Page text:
World War Two and Its Impact on the Role of American Women in Society Essay

World War Two and Its Impact on the Role of American Women in Society Essay

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World War II opened a new chapter in the lives of Depression-weary Americans. The United States of America had an unusual importance in the war, it had been spared the physical destruction that had taken place throughout the world. Americans on the home front did not see the fighting and brutality as other countries experienced it. However, the events and changes on the home front due to the World War transformed America. One of the greatest conversions was that of the American woman. Women around the country were transformed from the average house wife into a person with a voice and most importantly a purpose.

For the first time women were working in the industries of America. As husbands and fathers, sons and brothers shipped out to fight in Europe and the Pacific, millions of women marched into factories, offices, and military bases to work in paying jobs and in roles reserved for men in peacetime. Women were making a living that was not comparable to anything they had seen before. They were dependent on themselves; for once they could support the household. Most of the work in industry was related to the war, such as radios for airplanes and shells for guns. Peggy Terry, a young woman who worked at a shell-loading plant in Kentucky, tells of the money that was to be made from industrial work (108). “We made a fabulous sum of thirty-two dollars a week. To us that was an absolute miracle. Before that, we made nothing (108)." Sarah Killingsworth worked in a defense plant. " All I wanted to do was get in the factory, because they were payin more than what I'd been makin. Which was forty dollars a week, which was pretty good considering I'd been makin about twenty dollars a week. When I left Tennessee I was only makin two-fifty a week, so that was quite a jump (114)." Terry had never been able to provide for herself as she was able to during the war. " Now we'd have money to buy shoes and a dress and pay rent and get some food on the table. We were just happy to have work (108).” These women exemplify the turn around from the peacetime to wartime atmosphere on the home front. The depression had repressed them to poverty like living conditions. The war had enabled them to have what would be luxury as compared to life before.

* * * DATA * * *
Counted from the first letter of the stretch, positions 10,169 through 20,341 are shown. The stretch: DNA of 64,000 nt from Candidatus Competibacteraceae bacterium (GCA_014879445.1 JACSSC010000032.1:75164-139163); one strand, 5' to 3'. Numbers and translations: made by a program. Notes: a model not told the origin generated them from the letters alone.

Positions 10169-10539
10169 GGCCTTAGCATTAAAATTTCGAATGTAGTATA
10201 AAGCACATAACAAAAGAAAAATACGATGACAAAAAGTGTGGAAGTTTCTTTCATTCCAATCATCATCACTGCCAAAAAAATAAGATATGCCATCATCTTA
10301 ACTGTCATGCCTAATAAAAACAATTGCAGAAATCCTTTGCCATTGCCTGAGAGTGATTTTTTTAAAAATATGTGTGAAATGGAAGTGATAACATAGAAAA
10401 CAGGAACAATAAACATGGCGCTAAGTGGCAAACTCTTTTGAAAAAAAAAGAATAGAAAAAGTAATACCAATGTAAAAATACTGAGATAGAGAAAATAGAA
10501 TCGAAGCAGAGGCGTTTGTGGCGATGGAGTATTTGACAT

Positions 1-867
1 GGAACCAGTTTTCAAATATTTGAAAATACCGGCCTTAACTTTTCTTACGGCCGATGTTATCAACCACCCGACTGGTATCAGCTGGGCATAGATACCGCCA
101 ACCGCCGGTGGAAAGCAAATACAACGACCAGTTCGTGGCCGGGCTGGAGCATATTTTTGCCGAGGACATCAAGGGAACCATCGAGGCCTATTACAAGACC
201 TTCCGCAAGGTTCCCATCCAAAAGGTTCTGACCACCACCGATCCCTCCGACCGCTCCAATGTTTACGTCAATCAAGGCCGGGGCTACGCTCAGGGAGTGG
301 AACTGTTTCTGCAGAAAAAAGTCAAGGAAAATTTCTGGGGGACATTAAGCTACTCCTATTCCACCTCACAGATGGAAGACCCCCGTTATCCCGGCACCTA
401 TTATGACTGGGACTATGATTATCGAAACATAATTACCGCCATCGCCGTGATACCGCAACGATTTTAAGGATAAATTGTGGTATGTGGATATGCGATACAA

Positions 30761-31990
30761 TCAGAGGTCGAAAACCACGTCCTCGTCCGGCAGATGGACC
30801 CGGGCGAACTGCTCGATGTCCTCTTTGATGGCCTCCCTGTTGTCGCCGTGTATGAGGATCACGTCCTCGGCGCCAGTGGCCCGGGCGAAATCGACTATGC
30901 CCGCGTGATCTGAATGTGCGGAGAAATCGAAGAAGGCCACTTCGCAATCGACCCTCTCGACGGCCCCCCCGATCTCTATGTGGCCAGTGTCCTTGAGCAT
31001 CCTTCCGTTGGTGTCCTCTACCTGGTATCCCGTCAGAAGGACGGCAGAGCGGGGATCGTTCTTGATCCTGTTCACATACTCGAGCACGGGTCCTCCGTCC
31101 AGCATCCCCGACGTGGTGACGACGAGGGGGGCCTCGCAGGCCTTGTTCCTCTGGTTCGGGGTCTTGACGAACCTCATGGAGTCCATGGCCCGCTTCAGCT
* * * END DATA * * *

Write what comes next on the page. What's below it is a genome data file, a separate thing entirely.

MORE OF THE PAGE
As women began to enter the male work force and achieve pride and an income, they became oblivious to the war...


... middle of paper ...


...he was not on the home front, she was a WAC officer. Never before this time had women been given the chance to help defend this country as much as during WWII, non the less a black woman. It was a major break through. The help that Fraser provided towards the war cause enabled her to achieve the GI Bill. She used it in her full advantage (128). “I used part of the GI Bill to go to Northwestern and then full time to Roosevelt U. (128).”

Never before this time had women across the country been given the chance to express themselves and hold responsibilities outside their own households. They felt that they were needed and enjoyed their ability to contribute to the war effort. They were given opportunities to prove to the male society that they could be independent and financially secure on their own. These new opportunities were not only for the white women of the population but also the blacks. World War Two acted as a catalyst for change for the women of the United States. Many feel that it was the beginning of a whole new era for the Women of America.


Work Cited

Terkel, Studs. "The Good War": an Oral History of World War Two. New York: Pantheon, 1984. Print.

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